Is Marijuana Compound the "Gateway" to Kicking Coke?
Addicted mice suggest salvation for cocaine addicts could lie within an active ingredient of marijuana.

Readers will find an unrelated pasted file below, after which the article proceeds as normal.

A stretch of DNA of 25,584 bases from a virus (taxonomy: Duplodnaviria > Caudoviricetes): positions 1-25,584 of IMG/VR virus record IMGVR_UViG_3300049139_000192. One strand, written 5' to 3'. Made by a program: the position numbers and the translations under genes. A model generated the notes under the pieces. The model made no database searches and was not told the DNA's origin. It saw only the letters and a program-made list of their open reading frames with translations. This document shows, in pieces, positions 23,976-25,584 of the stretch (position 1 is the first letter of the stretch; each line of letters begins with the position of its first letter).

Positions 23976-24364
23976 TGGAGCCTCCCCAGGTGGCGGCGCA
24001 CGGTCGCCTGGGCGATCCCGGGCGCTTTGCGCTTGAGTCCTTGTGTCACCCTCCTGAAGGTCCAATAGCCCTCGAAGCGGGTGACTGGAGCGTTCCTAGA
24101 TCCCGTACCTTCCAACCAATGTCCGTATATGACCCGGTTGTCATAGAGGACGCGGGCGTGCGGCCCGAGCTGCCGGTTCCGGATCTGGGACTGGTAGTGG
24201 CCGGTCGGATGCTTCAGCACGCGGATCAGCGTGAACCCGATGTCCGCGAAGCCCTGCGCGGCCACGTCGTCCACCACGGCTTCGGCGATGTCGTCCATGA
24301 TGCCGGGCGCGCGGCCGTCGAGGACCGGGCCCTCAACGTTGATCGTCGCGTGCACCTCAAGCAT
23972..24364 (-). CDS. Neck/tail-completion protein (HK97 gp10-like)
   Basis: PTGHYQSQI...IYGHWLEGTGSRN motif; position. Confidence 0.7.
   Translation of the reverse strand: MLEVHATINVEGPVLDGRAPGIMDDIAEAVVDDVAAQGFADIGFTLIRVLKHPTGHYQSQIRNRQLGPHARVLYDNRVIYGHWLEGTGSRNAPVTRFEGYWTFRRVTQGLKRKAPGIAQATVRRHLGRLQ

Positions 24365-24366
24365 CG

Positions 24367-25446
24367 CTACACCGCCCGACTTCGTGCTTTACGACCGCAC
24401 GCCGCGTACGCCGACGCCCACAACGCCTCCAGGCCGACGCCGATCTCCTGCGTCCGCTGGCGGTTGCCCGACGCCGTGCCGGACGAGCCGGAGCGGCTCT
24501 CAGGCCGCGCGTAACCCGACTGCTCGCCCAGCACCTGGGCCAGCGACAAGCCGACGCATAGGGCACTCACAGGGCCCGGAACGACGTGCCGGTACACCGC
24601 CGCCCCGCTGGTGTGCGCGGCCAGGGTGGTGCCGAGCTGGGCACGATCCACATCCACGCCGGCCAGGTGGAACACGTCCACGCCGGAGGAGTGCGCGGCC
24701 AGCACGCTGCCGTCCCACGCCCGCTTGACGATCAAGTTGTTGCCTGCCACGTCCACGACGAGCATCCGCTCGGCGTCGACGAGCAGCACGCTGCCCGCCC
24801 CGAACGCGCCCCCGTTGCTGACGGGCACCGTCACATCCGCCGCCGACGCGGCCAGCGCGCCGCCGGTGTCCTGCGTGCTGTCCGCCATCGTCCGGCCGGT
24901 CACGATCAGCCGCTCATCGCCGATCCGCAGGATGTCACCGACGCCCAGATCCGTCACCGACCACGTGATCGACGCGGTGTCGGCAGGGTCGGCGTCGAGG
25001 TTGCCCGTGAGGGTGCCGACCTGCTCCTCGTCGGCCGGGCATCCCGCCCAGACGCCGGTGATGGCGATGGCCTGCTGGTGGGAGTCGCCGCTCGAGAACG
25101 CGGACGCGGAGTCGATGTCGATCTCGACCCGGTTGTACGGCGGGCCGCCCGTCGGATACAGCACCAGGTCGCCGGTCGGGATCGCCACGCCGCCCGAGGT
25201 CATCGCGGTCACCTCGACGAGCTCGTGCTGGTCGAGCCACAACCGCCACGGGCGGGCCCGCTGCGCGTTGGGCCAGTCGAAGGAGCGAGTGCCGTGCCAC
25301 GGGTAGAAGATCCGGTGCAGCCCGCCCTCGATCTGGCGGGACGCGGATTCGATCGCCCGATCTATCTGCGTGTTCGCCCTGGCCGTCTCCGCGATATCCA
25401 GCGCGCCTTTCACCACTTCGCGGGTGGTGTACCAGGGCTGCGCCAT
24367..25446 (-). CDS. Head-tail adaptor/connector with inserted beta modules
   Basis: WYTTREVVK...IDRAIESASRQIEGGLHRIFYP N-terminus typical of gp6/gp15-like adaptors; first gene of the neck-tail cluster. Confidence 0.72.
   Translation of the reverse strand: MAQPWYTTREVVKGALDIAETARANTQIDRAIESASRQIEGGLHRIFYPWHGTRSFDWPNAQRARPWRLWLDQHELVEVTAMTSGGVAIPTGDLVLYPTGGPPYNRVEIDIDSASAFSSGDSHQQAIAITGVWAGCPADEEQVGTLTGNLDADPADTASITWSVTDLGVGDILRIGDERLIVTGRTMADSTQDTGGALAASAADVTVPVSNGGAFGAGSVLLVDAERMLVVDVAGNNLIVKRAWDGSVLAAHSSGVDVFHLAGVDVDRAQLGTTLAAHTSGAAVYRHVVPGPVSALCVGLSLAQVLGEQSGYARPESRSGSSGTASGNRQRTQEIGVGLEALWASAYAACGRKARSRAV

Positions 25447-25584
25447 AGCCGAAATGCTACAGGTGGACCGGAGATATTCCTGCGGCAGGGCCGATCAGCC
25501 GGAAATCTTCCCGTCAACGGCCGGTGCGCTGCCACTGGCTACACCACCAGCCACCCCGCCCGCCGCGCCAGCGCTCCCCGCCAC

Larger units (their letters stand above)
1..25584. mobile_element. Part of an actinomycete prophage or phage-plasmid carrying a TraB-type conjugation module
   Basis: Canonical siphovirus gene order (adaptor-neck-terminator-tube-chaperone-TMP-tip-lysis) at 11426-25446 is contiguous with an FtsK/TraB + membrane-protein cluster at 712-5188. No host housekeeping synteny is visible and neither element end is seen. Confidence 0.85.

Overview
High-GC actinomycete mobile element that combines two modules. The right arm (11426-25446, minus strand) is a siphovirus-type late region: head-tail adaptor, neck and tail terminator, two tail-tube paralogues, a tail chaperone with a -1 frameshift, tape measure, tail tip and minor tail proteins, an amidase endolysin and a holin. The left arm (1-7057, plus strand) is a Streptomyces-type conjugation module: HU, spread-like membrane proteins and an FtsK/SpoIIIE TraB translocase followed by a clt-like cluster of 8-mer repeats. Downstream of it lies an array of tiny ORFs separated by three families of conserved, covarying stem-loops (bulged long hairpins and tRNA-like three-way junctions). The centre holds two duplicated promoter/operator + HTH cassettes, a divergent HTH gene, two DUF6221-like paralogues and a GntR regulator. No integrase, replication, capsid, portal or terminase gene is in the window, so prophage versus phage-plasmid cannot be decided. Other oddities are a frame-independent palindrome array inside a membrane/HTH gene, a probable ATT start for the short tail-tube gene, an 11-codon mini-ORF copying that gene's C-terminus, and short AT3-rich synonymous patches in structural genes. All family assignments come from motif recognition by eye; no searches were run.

No anti-craving meds are yet available for cocaine addicts, but a recent study found that the activation of a receptor in the brain known as CB2 can decrease usage of intravenous cocaine by 50-60% in addicted laboratory mice. Interestingly, the chemical responsible for this activation was a version of cannabidiol (CBD)—believed to be the second most active compound in marijuana, after the better-known THC. Scientists surmise that purified CBD, or a synthetic version—the snappily-titled "JWH133"—could aid those wishing to quit coke. JWH133 has other properties that could make it more acceptable, medically and politically: It's not known to cause a high or a negative experience, and dependence is an unlikely outcome (as opposed to other synthetic anti-craving or maintenance drugs like Methadone). It's possible that addicts beat scientists to the punch on this one: While crack cocaine use declined in the early ‘90s, marijuana use increased. Anecdotal evidence suggests a correlation between the two—with crack users turning to pot for a mellower, cheaper high—which might be linked to the possible hidden anti-coke-craving property within cannabis. Discoveries like these, while highly promising, take time to develop. But if CBD/JWH133 are confirmed to help people to give up cocaine/crack, it will be time for the politicians to move, as well as the scientists.